Mongolia’s success and challenges against COVID-19

Asia Health Politics Uncategorized World

Author: Ariun-Erdene Bayarjargal, ANU

The COVID-19 pandemic will go down in history because of the extraordinary impact it has had on health, the economy and people’s lives across the world. Mongolia is no exception and sound government policy is essential to steer it through the next phase of the crisis.

People ride horses near the Genghis Khan Statue Complex, east of Ulaanbaatar, Mongolia (Photo: Reuters/B Rentsendorj).

People ride horses near the Genghis Khan Statue Complex, east of Ulaanbaatar, Mongolia (Photo: Reuters/B Rentsendorj).

Despite its proximity to China and close ties with South Korea, Mongolia responded quickly and with great success against COVID-19. By mid-February, the government declared a state of alert and implemented a broad array of strict measures. Its borders were sealed to everyone (even Mongolian citizens), large public events such as the traditional new year were cancelled, and people were ordered to stay at home.

All levels of schooling were moved online and non-essential businesses were either closed or shifted to work-from-home arrangements. The government has worked closely with the World Health Organization and delivered a succinct message about social distancing, wearing face masks in public, and the need for frequent handwashing. These swift actions successfully barred the spread of the virus and as of early August there is no community transmission and no record of any COVID-19-related deaths.

Yet the lockdown has undoubtedly stalled the economy. The economy shrank by 10.7 per cent in the first quarter and total exports fell by 28 per cent. The transportation sector experienced a 29.4 per cent drop. The mining sector has been hit hard as a full border closure with China has caused mining exports to cease completely. Although mining activity resumed in mid-March, with coal production almost returning to pre-pandemic levels in June, semi-annual production is under half of that in 2019.

Mongolia is no exception to the swathe of countries bolstering their economies with fiscal stimulus measures. The parliament approved a plan to mitigate the socio-economic impact of the pandemic on 9 April and the government’s stimulus package will be in effect between 1 April and 1 October. Measures include personal income tax and social insurance contribution exemptions for both employees and employers, a corporate income tax waiver and a five-fold increase in the Child Money transfer — a welfare program for families with children who live below the poverty line. The initial estimate of the package is MNT5.1 billion (US$1.8 million) and is subject to further changes.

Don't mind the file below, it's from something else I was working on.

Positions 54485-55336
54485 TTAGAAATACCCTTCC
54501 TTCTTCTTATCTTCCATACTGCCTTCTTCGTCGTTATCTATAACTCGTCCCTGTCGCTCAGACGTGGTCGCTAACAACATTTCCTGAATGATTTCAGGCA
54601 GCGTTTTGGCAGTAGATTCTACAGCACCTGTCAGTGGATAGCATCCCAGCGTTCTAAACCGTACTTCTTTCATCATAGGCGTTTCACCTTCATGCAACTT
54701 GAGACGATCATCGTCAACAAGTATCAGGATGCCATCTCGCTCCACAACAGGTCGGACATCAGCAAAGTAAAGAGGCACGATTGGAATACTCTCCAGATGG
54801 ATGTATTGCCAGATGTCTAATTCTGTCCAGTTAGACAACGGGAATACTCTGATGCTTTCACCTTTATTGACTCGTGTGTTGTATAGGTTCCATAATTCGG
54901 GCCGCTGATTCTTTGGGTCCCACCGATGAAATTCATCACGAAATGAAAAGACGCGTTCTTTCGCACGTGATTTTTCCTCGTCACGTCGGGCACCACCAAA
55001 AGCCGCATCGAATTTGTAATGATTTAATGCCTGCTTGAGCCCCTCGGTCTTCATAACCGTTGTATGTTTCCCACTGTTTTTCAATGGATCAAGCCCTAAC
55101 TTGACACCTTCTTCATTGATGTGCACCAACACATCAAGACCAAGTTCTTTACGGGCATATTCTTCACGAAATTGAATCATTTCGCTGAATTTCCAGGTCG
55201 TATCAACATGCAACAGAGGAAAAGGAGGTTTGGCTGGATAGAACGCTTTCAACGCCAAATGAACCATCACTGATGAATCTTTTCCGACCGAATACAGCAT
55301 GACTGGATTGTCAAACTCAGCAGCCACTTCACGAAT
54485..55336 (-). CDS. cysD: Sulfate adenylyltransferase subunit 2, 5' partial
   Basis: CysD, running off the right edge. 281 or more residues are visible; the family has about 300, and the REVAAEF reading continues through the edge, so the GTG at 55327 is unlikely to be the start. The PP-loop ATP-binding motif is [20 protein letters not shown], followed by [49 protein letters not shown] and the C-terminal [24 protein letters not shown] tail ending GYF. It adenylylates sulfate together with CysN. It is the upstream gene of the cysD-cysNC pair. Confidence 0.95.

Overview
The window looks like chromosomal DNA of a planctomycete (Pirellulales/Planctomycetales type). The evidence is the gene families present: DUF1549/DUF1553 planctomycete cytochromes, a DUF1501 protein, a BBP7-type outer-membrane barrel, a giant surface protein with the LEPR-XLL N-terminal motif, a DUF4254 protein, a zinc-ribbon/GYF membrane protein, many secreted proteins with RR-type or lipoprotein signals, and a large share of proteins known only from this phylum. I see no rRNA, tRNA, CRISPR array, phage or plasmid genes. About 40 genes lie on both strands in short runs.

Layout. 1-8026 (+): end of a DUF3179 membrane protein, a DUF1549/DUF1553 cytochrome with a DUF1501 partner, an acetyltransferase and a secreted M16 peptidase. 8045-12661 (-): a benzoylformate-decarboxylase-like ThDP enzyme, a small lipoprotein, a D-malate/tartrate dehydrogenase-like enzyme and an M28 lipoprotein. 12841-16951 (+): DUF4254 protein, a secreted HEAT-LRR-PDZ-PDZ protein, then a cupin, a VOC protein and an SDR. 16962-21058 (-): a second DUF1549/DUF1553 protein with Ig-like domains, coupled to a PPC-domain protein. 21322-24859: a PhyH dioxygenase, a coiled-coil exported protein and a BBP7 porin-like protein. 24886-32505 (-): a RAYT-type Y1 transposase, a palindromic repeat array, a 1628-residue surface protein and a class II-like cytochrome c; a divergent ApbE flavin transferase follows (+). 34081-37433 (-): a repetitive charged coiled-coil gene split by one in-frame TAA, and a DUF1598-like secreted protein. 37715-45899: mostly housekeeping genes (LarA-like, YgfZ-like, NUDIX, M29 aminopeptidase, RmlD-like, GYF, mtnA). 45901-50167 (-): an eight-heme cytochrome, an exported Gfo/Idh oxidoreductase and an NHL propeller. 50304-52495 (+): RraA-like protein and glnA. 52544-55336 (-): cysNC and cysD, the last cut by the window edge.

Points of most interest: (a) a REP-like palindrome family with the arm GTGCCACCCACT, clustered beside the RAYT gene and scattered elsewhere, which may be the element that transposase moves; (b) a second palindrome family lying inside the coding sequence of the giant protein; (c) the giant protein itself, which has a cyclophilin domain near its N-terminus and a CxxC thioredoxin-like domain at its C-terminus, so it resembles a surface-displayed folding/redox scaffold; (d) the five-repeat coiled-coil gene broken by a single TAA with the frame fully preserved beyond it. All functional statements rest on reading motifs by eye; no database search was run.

The Bank of Mongolia and the Financial Regulatory Commission have also implemented a slew of temporary financial leniency measures to prevent a financial crisis. They include a 2 per cent drop in interest rates, the relaxation of reserve requirements for commercial banks, a six month deferral of interest and principal repayments, and loan reclassification and restructuring.

Although the stimulus package has brought some relief to businesses and households, delayed government action has been criticised by academics, businesses and the public. In a survey conducted by the Trade and Industry Chamber of Mongolia, 65 per cent of businesses reported a significant fall in revenue due to the lockdown. Within two months, over 52,000 applications (out of 72,209 borrowers) requested to defer mortgage repayments. More than 37,000 loans have been reclassified in accordance with new loan standards.

But the pause in economic activity has already impacted the government’s budget. Mining revenue makes up about 20 per cent of budget revenue, so the fall in mining exports weighs heavily. Tax revenue fell by around 20 per cent and social security contributions were down by 40 per cent in the first half of the year.

Not surprisingly, the biggest increase in expenditure occurred in subsidies and transfers — now 2.5 times that of 2019. While countries tend to avoid unnecessary spending, Mongolia has more than doubled its expenditure on domestic investment. This is despite the fact the government is heavily indebted, with public debt around 65 per cent of GDP — of which 85 per cent is foreign debt and in need of servicing. This hinders the government’s ability to cushion against present and future economic shocks.

Undoubtedly, the poor are being hit the hardest. Mongolia has a relatively high poverty rate of 28.4 per cent as of 2018. This will certainly get worse without government support. Currently, the expanded (albeit temporary) safety net provides some relief for the most economically vulnerable, although a large section of the population will face an elevated risk of falling into poverty when the stimulus package ends in December.

It is almost certain that the COVID-19 recession will deepen further. The government needs to evaluate its impact on the economy and people’s livelihoods in order to enact fiscal stimulus that is both cost-effective and sizeable. The 2020 budget review should be submitted urgently by the new government formed after June parliamentary elections.

The government faces the extraordinary challenge of boosting the economy while preventing a second wave from hitting Mongolian society. More resources need to be allocated to those who are likely to be worst affected. The bottom line is to continue to stop community transmission of the virus while preventing as many people as possible from falling into poverty and supporting the reintegration of workers back into the economy.

Ariun-Erdene Bayarjargal is an Associate Lecturer in Economics at the Australian National University.

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